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Fiber to the Masses

By: Stephane Bourque

In the modern age of broadband services, providing a consistent and exceptional quality of experience (QoE) to every subscriber on your network is vital for retaining customers and keeping profits up. Subscribers, especially from the millennial generation, want access to on-demand HD video and music, 4K IPTV, and a wide variety of ever-changing over-the-top (OTT) content and applications, which in many cases must be delivered to multiple screens within the home network. On top of this, all of these services must be delivered at optimal quality without interruption. The amount of bandwidth required to satisfy this demand is growing, and will continue to do so.

While typical customers in the United States consume about 29 gigabytes (GB) of data each month, the top OTT consumers use more than seven times that amount, at 213GB a month. This volume of bandwidth usage per customer threatens to congest the legacy networking infrastructure that delivers IP data. Improved network access capacity is needed, and key players like Verizon, Google, and AT&T are deploying Fiber-To-The-x (FTTx) via point-to-multipoint Passive Optical Networks (PON) to help conquer this threat. With bandwidth capacity limits increasing tenfold in many FTTx implementations, the replacement of outdated copper lines gives the infrastructure backbone needed to keep up with bandwidth consumption growth. But upgrading infrastructure is not enough on its own.

The path to providing a truly rich QoE for every subscriber in such an accelerated market relies on your ability to leverage the capacity increases of a fiber infrastructure while flexibly provisioning converged services, optimizing your network on an ongoing basis, and enhancing end-user device management. With new FTTx infrastructure, service provisioning and fulfillment solutions must be considered in tandem. Your success pivots on a number of best practices from a deployment and service assurance standpoint. With so much at stake, you need to understand what impacts to consider before taking the fiber plunge.

Deploying and Integrating a Fiber Network

Optimize your CAPEX and OPEX

How can you minimize the investment needed to deploy new services and network access technologies? The ability to reuse existing back-office and head-end systems is crucial for achieving this. Strategic development for green field deployment or brownfield integration means understanding the needs of the network, the region, and the subscribers that the fiber line will service. Gathering this data is the beginning of a successful deployment, but installing a cohesive solution can still be costly and time-consuming. Your capital expenses will go much further if you orchestrate a plan.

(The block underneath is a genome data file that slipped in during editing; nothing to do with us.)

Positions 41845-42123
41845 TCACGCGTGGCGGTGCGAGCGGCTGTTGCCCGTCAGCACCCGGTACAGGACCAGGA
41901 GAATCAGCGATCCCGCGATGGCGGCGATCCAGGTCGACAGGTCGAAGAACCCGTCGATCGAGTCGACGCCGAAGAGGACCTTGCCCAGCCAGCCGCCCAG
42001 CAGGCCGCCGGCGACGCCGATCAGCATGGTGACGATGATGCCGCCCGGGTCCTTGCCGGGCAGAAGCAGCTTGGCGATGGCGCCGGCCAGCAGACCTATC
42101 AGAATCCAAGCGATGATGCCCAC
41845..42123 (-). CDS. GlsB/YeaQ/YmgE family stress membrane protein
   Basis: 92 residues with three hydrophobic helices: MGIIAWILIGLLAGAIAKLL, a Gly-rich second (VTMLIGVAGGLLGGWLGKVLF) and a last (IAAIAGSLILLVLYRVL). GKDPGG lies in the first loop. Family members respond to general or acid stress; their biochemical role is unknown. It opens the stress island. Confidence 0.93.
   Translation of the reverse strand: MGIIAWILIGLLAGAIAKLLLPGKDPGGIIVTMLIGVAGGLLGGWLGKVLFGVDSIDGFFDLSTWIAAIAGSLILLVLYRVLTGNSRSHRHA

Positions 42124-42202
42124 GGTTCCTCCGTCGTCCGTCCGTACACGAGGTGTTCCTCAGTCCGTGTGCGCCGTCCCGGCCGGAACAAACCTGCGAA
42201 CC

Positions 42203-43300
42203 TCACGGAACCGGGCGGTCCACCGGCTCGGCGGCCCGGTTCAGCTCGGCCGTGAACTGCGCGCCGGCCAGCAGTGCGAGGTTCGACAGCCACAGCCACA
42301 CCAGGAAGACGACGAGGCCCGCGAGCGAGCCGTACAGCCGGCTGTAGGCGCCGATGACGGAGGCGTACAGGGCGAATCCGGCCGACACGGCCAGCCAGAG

To ensure a fast and seamless implementation, an end-to-end FTTx provisioning solution requires in-depth development, integration, and continuous support for growth. Reduce your cost of operations by ensuring the complete end-to-end fulfillment of fiber services and communications with back-end billing platforms are as automated as possible. This reduces OPEX by eliminating the need for multiple manual touches at different steps of the procedure, allowing in-house resources to focus on other ongoing operations.

Activate services over various network standards and protocols

The speed offered by fiber is only valuable if you can leverage its capacity potential to extend concurrently across multiple layers and protocols. Without preparation, including identifying all the protocols and standards that your fiber solution must accommodate, you not only risk affecting internal systems, but you also risk affecting your subscribers’ service activation. Various internal systems will handle incoming data in different ways and you must guarantee that new or existing B/OSS can render data properly to fit desired processes.

On top of transitioning to network-agnostic service deployments, it’s crucial to keep existing processes intact. Fiber integration must be planned in a way that reduces any risk of slowing down workflows and damaging subscriber experiences. Activation and fulfillment platforms can be verified for flexibility of converged services, including voice, video, and data. They must also be checked to ensure that activation to multiple device types over various network standards aligns with your current or desired business parameters. 

The solution must work cohesively with each standard to streamline the service activation process. Customer service representatives (CSRs) and sales staff should retain the ability to initiate end-to-end service fulfillment in as few steps as possible, so automation of B/OSS communications is of the utmost importance.

Dedicated support to ensure scalability

A FTTx solution should do the heavy lifting, not your operations team. It must also scale with your organization, keeping up with demand for new devices, services, and customers, while streamlining the converged network and keeping QoE high. As new systems are introduced, service fulfillment processes should be easily incorporated into the bigger picture. Abstracting third-party vendor application programming interfaces (APIs) behind a standard API puts a solution in place that can be more easily scaled for future requirements.



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